Unless you go on an extremely low-fat diet (which I do NOT recommend), it would be impossible to keep saturated fat intake very low.

    Since the standard US diet is so absurdly high in omega-6 fatty acids — a phenomenon that has been shown to cause its own share of problems — I would much rather someone consume saturated fat (without surpassing daily recommendations) than attempt to get it as low as possible and consume omega-6 fatty acids in its place.

    Let’s conclude with my fat suggestions:

    • Prioritize monounsaturated and omega-3 fats in your diet.
    • When it comes to saturated fats, try to consume them mainly from unsweetened coconut (which also offers fiber, antioxidants, and phytochemicals), unsweetened cocoa/cacao (which also offers a good share of phytonutrients — here’s a great recipe that calls for it; here is another delicious one), and as part of healthier fats (i.e: olive oil, salmon, nuts, seeds).  Be sure to stay within designated limits.
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    You Ask, I Answer: Cocoa

    I always buy Hershey’s Cocoa (natural unsweetened) in the 8 oz. container.

    When I asked my husband to get some more, he came home with a package that was more expensive looking and said on the front: Hershey’s Cocoa (100% cacao) and in a pretty section, red background, gold letters: “SPECIAL DARK [trademark symbol] A BLEND OF NATURAL AND DUTCHED COCOAS.”

    The ingredients list for the former product reads: cocoa (there is a U in a circle, no idea what that means).

    The new product list reads: cocoa, cocoa processed with alkali.

    They do include in the fine print on the side of the package the statement that “…HERSHEY’S SPECIAL DARK Cocoa provides fewer antioxidants than HERSHEY’S Natural Unsweetened Cocoa.)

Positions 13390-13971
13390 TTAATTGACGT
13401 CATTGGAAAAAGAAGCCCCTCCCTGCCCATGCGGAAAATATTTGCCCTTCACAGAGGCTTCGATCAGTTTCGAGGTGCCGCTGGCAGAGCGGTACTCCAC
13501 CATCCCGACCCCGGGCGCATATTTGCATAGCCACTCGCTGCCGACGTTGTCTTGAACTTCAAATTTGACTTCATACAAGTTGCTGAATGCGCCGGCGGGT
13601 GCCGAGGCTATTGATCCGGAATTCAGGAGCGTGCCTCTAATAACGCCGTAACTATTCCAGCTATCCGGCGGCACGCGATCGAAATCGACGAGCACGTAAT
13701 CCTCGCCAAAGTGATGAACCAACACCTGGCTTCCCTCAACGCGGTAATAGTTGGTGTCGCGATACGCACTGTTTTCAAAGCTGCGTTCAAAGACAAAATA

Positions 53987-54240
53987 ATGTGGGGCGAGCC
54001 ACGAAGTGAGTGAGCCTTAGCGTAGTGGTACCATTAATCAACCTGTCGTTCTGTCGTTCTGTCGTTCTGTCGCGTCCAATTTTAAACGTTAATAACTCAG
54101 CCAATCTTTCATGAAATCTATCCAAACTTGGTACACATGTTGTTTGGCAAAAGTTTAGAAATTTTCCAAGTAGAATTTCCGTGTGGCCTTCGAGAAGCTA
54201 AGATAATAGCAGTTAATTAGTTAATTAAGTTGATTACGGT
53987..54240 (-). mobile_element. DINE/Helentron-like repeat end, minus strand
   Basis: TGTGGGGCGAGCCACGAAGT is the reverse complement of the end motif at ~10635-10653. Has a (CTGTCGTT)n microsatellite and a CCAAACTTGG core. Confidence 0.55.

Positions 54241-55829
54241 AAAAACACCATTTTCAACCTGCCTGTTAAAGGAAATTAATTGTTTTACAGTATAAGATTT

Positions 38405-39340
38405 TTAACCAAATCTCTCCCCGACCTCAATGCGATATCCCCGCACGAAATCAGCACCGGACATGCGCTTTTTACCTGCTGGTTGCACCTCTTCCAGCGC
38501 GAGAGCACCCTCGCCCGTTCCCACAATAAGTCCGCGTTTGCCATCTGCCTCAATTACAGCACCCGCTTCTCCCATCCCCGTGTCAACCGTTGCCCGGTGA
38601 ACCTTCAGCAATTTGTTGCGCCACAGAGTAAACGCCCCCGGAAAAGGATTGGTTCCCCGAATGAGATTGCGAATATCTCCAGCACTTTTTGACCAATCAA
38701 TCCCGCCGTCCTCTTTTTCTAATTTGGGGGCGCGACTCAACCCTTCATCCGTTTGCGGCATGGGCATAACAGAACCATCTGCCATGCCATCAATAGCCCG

What is going on?

    — Maria (last name withheld)
    (city withheld), AZ

    The first distinction that needs to be made here is between cocoa powder and chocolate; too many people get them confused!

    In order to make cocoa powder, cocoa beans are first fermented, roasted, and shelled.

    Inside that shell are cacao nibs, which undergo a heated grinding process to be converted into a liquid known as chocolate liquor (a misnomer, since it contains no alcohol.)

    Chocolate liquor is then divided into cocoa butter and cocoa solids via compression.

    The grinding of cocoa solids results in cocoa powder, which is naturally fat-free (as a result of being separated from cocoa butter) and sugar-free.

    This is all very different from chocolate — which, at its most basic, is a combination of cocoa liquor, cocoa butter, milk, and sugar.

    Let’s now talk about the difference in the two products you mention.

    The standard 8-ounce container of cocoa you buy is pure cocoa powder.

    The special variety your husband bought is a mixture of the cocoa powder sold in the 8-ounce container and some Dutched cocoa (cocoa powder that is mixed with an alkali in order to remove some of its acidity and bitterness.)

    Since the processing of Dutch cocoa results in a loss of antioxidants and flavonoids, the fine print on the “Special Dark” product makes perfect sense.

    In order to get the most benefit from the antioxidants and flavonoids in cocoa powder, have it in its natural form.

    One suggestion? Make a smoothie with your milk of choice (dairy, soy, nut, etc.), one ripe medium banana, and a tablespoon of cocoa powder.